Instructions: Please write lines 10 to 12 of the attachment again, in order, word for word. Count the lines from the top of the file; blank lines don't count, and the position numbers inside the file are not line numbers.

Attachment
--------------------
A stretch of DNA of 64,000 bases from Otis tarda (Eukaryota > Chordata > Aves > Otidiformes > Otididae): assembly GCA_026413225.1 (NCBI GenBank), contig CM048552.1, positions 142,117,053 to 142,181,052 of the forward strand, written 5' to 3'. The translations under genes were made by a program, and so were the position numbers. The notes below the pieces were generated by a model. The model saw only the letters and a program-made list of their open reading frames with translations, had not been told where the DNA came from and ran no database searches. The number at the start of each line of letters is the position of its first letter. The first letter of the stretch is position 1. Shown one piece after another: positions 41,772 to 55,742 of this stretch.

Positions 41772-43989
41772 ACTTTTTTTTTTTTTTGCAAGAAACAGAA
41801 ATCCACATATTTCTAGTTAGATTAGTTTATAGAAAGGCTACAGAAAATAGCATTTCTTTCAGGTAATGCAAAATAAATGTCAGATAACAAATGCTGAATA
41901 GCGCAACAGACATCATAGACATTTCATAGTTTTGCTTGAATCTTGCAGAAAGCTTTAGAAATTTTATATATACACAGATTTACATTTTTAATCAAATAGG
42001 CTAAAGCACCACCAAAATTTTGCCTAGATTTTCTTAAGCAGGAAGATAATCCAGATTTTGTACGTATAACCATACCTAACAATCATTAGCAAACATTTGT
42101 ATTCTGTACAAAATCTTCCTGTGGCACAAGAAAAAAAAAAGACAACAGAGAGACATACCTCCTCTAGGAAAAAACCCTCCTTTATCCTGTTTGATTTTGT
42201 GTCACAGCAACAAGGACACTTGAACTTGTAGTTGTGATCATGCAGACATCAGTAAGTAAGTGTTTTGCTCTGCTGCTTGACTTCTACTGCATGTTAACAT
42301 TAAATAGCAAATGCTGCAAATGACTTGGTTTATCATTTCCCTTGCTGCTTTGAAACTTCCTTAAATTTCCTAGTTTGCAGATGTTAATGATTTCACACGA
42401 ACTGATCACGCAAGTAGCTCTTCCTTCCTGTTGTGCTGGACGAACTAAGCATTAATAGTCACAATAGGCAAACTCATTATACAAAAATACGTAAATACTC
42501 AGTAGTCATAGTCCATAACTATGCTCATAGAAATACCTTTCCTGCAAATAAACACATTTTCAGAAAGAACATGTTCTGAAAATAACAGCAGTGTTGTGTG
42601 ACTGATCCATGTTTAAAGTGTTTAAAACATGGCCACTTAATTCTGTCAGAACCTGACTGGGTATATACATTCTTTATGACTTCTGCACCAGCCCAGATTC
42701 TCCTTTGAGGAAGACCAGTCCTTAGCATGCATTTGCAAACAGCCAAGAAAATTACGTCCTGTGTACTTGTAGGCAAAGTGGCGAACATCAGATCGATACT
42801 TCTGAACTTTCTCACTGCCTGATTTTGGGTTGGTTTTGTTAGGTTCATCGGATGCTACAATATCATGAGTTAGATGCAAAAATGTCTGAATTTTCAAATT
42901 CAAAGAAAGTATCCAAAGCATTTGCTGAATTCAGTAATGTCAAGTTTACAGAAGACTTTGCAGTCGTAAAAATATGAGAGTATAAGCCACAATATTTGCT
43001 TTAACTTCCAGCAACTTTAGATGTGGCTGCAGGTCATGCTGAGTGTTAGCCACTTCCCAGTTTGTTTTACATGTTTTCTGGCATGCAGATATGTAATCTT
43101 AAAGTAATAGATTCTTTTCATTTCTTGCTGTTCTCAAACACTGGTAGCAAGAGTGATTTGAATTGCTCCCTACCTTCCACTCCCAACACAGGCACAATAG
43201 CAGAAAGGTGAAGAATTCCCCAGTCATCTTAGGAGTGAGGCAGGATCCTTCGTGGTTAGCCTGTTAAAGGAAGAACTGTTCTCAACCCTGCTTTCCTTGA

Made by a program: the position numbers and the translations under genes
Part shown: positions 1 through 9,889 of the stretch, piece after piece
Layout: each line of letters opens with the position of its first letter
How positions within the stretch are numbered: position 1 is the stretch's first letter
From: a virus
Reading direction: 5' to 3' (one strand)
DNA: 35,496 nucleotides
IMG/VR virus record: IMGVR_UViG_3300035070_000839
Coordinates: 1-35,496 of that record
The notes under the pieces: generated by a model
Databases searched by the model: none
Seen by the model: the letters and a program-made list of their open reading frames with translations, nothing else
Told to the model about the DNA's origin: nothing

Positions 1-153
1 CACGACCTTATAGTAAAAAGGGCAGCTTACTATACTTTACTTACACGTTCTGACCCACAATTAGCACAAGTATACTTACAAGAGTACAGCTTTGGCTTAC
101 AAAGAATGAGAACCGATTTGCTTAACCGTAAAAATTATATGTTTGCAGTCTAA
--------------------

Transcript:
42401 ACTGATCACGCAAGTAGCTCTTCCTTCCTGTTGTGCTGGACGAACTAAGCATTAATAGTCACAATAGGCAAACTCATTATACAAAAATACGTAAATACTC
42501 AGTAGTCATAGTCCATAACTATGCTCATAGAAATACCTTTCCTGCAAATAAACACATTTTCAGAAAGAACATGTTCTGAAAATAACAGCAGTGTTGTGTG
42601 ACTGATCCATGTTTAAAGTGTTTAAAACATGGCCACTTAATTCTGTCAGAACCTGACTGGGTATATACATTCTTTATGACTTCTGCACCAGCCCAGATTC